The creationof a bourgeois class with a strong set of moral values-optimistic, confident,secure in its home, its community, its nation-was the great triumph of capitalism.If capitalism offered economic insecurity as a permanent way of life, socialismwould have won hands down. The ideologists of globalism do not seem to understandthis. The Europeans do. Economic insecurity, American-style neuroses, medicaldebts that take a lifetime to pay off, bad education for almost everyone exceptthe very rich, a vast underclass, a large section of the population permanentlybehind bars, seem to go together with this American-style capitalism that U.S.policymakers extol wherever they go. This is what lies behind Europe's onslaughton Coca-Cola. Two rival models of capitalism are fighting it out. Or, rather,globalism is being shown up for the infantile fantasy that it is. Accordingto the doctrine, the giant conglomerates should be able to do whatever theywant. They can merge, downsize, switch their operations around the world, andthere is nothing anyone can do about it. If Coca-Cola gets annoyed with theGermans for some reason, they can simply transfer their bottling plant to Nigeria.The Europeans, however, are demonstrating that they can make life very difficultfor any transnational corporation. If the corporation threatens to transferits main business to some place where it can pay workers two dollars an hourit will face harassment. If it tries to sell in Europe products it made elsewhereat a fraction of the cost it will get clobbered. A health scare can be whipped up overnight, allegedly unfair competitive practices can be investigated foryears. And the ultimate sanction is denial of access to the European market.This is already rather a large market and the European Union will expand toinclude almost every single country in Europe in the next few years. Europeis, in effect, practicing protectionism.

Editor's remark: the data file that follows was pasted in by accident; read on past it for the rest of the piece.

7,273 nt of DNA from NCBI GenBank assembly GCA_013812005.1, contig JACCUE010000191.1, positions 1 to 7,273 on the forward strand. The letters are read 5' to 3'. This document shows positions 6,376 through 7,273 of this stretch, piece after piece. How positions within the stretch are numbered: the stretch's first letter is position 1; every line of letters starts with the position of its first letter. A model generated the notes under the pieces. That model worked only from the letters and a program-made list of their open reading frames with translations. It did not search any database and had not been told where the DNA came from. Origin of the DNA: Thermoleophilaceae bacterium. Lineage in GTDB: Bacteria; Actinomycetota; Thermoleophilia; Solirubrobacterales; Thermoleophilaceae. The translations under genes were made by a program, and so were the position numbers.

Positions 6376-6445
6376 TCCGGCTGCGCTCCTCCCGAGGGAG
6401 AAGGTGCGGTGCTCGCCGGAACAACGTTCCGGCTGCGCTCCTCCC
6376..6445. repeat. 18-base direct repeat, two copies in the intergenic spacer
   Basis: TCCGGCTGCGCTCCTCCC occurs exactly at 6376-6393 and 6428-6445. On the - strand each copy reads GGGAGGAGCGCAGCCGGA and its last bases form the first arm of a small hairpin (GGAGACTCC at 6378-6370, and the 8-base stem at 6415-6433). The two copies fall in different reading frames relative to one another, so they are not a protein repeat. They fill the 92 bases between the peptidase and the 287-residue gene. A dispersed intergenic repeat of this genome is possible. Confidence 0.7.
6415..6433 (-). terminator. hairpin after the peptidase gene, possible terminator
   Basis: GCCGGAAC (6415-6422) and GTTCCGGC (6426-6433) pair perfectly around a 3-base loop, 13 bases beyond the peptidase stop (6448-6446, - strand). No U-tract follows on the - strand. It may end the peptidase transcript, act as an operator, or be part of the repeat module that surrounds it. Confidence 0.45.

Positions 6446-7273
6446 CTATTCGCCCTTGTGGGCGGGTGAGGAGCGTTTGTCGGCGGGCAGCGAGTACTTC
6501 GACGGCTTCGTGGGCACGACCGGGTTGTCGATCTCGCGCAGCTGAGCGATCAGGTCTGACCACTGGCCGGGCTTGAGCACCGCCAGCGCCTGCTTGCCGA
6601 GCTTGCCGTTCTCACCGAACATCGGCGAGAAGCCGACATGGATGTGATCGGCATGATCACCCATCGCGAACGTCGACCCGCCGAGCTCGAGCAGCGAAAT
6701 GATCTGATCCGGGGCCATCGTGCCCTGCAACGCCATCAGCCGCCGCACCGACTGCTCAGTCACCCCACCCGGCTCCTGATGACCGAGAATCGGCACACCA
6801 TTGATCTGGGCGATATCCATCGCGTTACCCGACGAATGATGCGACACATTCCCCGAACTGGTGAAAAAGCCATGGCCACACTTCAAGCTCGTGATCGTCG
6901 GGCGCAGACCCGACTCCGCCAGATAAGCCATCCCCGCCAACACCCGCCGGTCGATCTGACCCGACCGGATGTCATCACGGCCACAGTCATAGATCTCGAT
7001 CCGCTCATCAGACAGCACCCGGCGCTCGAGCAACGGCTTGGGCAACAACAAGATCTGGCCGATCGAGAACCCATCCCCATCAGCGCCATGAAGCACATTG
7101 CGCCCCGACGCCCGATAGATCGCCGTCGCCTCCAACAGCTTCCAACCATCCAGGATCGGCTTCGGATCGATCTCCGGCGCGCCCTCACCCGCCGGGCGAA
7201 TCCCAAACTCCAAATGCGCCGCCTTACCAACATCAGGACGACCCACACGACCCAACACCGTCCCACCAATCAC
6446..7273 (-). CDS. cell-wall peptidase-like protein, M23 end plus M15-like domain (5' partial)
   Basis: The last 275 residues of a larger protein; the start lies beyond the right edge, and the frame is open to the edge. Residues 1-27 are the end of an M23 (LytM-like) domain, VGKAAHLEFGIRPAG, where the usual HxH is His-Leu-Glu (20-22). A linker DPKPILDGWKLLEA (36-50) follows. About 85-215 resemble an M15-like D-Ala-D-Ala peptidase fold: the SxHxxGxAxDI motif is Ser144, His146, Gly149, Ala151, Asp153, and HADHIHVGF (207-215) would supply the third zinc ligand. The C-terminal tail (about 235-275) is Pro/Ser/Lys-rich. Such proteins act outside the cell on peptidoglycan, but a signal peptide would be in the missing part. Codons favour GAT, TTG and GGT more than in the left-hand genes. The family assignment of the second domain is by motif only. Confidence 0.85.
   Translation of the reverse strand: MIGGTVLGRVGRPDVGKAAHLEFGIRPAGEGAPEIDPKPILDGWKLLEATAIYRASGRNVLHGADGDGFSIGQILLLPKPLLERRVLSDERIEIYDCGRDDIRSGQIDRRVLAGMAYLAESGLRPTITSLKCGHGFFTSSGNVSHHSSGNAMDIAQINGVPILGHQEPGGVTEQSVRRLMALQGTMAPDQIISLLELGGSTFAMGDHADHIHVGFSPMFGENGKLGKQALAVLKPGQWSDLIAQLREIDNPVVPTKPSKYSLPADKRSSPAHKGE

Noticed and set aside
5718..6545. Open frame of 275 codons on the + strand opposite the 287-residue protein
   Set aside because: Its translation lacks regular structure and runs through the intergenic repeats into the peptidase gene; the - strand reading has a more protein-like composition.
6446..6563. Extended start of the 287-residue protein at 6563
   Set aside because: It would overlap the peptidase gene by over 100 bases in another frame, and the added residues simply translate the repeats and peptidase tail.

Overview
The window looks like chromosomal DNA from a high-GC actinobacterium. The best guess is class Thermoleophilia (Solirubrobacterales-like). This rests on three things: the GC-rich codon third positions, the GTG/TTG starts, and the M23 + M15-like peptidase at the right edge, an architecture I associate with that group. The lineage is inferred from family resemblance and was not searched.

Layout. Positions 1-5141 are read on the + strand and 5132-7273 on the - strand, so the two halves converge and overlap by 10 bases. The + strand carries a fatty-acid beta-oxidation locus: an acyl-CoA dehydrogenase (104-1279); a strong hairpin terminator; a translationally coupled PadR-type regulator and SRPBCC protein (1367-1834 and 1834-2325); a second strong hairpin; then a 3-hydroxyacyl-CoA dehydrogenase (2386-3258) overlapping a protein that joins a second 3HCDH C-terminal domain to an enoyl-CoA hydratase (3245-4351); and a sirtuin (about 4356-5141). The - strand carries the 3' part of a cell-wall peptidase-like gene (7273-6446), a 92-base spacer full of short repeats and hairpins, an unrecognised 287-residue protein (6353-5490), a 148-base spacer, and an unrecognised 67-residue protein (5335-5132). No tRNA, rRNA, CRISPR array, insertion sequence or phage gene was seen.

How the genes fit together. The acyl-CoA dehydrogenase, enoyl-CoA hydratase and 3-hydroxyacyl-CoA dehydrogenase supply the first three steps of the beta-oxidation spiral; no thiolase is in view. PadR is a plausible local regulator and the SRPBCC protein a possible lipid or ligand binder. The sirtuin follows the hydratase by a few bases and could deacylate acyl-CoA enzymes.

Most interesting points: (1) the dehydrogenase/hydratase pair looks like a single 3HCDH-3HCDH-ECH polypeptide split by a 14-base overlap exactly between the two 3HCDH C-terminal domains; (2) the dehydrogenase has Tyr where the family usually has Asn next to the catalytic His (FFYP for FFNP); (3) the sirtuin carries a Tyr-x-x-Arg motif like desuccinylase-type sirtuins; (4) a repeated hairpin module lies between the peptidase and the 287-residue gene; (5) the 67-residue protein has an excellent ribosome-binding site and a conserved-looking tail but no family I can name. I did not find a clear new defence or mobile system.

There isnothing wrong with protecting a civilized way of life. Americans dismiss thisas a recipe for decline. Europeans, they believe, will continue to suffer aflight of capital while America will be where all the exciting high-tech workwill be done. To be sure, the United States is doing well now. Or rather theDow Jones continues to climb to the stratosphere. Which is all that people actuallymean when they say "the United States is doing well." But sooner orlater something untoward will happen. It may be a recession; it may be a collapsein the stock market; it may be the Japanese unloading their T-bonds. Then theglobalists will discover that "flexible labor practices" are not asappealing to the people who are fired as they were to those who were hired.People who gambled on stock options in lieu of extra earnings or savings willdiscover that they may have been a little rash. At this point, the European-stylecapitalism will seem rather attractive. Europe's wealth is not as tied to thestock market as it is in the United States. It is also not burdened by a hugetrade deficit that it can suddenly no longer finance.
There isone wrinkle to all of this. Though Europe and America represent two rival versionsof capitalism, they are still joined together in this defunct organization calledNATO. Europeans are content to remain members, since they thereby can get awaywith spending next to nothing on defense. Americans like NATO because it enablesthem to throw their weight around in Europe. Europeans had to go along withAmerica's demented destruction of Yugoslavia because the alternative was-asalways-to pay for their own defense. An unacceptable notion, apparently. NATO,in other words, may be the means whereby the United States will prevent theemergence of a rival capitalism. It is one more reason-as if we needed anotherone-to bring this morally and intellectually bankrupt organization to an end.